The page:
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Contrasting responses of macro- and meso-fauna to biochar additions in a bioenergy cropping system

Briones, M.J.I.; Panzacchi, P.; Davies, C.A.; Ineson, P.. 2020 Contrasting responses of macro- and meso-fauna to biochar additions in a bioenergy cropping system. Soil Biology and Biochemistry, 145, 107803. 10, pp. https://doi.org/10.1016/j.soilbio.2020.107803

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Abstract/Summary

Combining bioenergy land use with biochar production could represent a win-win management strategy to increase energy production whilst reducing greenhouse gas emissions. However, a fuller understanding of the effects that these changes in land use and soil amendment could have on soil biodiversity and processes is needed. We performed a 2-year field experiment to determine the consequences of adding three different amounts of biochar (10 t ha−1, 25 t ha−1 and 50 t ha−1) to a commercial Miscanthus bioenergy plantation on soil invertebrate community structure and abundances of enchytraeids, collembolans, mites and earthworms. We also used stable isotope analyses to determine shifts in feeding preferences and to quantify C assimilation by those soil organisms most likely to be affected by soil amendments (i.e. soil ingesters: earthworms and enchytraeids). Results showed that biochar additions to the soil had a negative effect on larger-sized soil fauna (earthworms) significantly reducing their population sizes and species richness whereas, in contrast, mesofauna appeared to benefit from the input of the biochar. Although significant assimilation of new C by anecic earthworms was observed, it was clearly insufficient to support population growth and, more importantly, the dominant ecological group in these agricultural soils (endogeics) showed the lowest assimilation values. These results indicate that biochar additions might result in the loss of some of the ecosystem services provided by earthworms, an important concern in these intensively managed agricultural soils. Finally, our findings highlight the need for more field research at species level to fully elucidate the mechanisms driving the biological responses to these types of ecosystem management.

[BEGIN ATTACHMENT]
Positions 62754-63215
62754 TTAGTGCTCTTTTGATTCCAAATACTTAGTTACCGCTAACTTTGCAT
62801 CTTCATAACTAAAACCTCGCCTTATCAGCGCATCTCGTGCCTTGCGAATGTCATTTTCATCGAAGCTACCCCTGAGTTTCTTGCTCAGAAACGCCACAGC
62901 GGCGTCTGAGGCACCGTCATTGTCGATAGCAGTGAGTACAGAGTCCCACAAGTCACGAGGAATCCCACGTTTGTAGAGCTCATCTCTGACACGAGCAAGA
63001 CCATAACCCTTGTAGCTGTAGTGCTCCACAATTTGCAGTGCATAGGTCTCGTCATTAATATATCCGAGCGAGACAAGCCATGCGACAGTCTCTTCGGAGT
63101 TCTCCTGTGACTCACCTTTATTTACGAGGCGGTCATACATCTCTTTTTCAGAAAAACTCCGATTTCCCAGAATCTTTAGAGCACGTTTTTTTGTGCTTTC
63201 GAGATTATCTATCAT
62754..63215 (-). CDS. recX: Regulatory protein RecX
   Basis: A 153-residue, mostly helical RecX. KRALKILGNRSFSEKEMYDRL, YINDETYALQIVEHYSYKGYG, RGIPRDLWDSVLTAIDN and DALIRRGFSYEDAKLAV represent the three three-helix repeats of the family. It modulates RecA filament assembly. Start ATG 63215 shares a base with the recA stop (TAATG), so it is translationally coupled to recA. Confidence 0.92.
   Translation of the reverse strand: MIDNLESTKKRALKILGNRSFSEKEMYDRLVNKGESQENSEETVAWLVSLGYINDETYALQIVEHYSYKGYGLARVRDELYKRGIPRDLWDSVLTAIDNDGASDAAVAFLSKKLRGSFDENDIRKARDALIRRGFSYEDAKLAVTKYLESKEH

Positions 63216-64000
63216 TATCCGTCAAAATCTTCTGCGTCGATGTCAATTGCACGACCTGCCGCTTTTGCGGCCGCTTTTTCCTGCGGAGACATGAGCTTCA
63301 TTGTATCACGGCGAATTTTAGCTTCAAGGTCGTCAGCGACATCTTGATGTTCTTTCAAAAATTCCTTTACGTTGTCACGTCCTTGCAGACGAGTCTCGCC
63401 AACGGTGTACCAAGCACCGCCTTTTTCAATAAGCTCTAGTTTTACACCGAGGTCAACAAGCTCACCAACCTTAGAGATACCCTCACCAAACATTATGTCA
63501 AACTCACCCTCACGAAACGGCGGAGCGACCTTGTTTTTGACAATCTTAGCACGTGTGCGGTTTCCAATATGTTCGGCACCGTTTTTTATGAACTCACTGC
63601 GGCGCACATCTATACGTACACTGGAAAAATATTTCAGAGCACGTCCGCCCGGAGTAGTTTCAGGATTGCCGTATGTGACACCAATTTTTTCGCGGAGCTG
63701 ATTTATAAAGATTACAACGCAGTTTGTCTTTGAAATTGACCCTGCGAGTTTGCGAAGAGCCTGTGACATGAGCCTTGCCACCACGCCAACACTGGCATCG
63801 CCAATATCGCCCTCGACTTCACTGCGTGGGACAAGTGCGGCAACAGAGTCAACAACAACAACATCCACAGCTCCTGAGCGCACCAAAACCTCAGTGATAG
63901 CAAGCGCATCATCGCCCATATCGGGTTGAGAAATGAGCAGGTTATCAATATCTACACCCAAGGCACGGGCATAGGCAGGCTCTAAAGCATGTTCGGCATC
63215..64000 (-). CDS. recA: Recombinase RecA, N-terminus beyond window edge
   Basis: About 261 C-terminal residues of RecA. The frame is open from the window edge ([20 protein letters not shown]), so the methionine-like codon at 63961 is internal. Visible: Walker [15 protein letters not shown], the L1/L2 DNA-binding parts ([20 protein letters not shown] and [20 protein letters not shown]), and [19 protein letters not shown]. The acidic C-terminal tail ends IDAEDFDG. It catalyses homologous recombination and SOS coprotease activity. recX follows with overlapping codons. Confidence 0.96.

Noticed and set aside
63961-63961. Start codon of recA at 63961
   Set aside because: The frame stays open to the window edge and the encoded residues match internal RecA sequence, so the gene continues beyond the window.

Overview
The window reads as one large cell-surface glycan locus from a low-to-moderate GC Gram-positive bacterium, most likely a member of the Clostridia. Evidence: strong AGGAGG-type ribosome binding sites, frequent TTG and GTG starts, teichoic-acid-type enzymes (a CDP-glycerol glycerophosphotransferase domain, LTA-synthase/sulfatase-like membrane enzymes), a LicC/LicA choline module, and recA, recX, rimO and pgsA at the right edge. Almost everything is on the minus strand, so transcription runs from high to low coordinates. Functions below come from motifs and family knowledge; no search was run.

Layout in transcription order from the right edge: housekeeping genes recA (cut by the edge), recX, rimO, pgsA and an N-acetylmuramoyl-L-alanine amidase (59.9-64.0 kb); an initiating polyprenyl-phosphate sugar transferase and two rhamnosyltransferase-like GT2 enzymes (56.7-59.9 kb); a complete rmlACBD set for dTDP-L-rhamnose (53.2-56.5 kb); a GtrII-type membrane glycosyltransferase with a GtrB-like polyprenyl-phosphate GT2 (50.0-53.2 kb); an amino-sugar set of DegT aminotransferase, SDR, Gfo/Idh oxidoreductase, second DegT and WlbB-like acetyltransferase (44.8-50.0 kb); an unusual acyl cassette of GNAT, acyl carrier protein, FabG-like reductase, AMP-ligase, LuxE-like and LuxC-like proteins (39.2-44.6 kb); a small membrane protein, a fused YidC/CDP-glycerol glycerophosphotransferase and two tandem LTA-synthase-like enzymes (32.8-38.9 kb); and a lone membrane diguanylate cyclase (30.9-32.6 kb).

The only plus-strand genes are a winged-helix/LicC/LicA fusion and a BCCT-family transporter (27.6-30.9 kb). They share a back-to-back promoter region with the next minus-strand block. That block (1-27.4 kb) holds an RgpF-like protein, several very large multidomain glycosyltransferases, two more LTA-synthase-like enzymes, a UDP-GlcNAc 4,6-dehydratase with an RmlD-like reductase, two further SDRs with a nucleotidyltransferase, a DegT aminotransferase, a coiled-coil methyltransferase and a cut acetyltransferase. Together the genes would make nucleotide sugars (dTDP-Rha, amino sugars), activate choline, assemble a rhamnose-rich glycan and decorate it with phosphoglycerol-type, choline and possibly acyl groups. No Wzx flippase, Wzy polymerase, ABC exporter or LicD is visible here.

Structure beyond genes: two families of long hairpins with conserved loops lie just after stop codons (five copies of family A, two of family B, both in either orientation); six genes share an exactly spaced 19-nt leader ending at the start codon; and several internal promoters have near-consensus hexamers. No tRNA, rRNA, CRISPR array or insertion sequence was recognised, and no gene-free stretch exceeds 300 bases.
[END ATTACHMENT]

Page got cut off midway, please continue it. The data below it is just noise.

Item Type: Publication - Article
Digital Object Identifier (DOI): https://doi.org/10.1016/j.soilbio.2020.107803
UKCEH and CEH Sections/Science Areas: UKCEH Fellows
ISSN: 0038-0717
Additional Keywords: Miscanthus, pyrolised carbon, soil invertebrates, stable isotopes
NORA Subject Terms: Agriculture and Soil Science
Biology and Microbiology
Date made live: 22 Apr 2020 14:39 +0 (UTC)
URI: http://nora.nerc.ac.uk/id/eprint/527526

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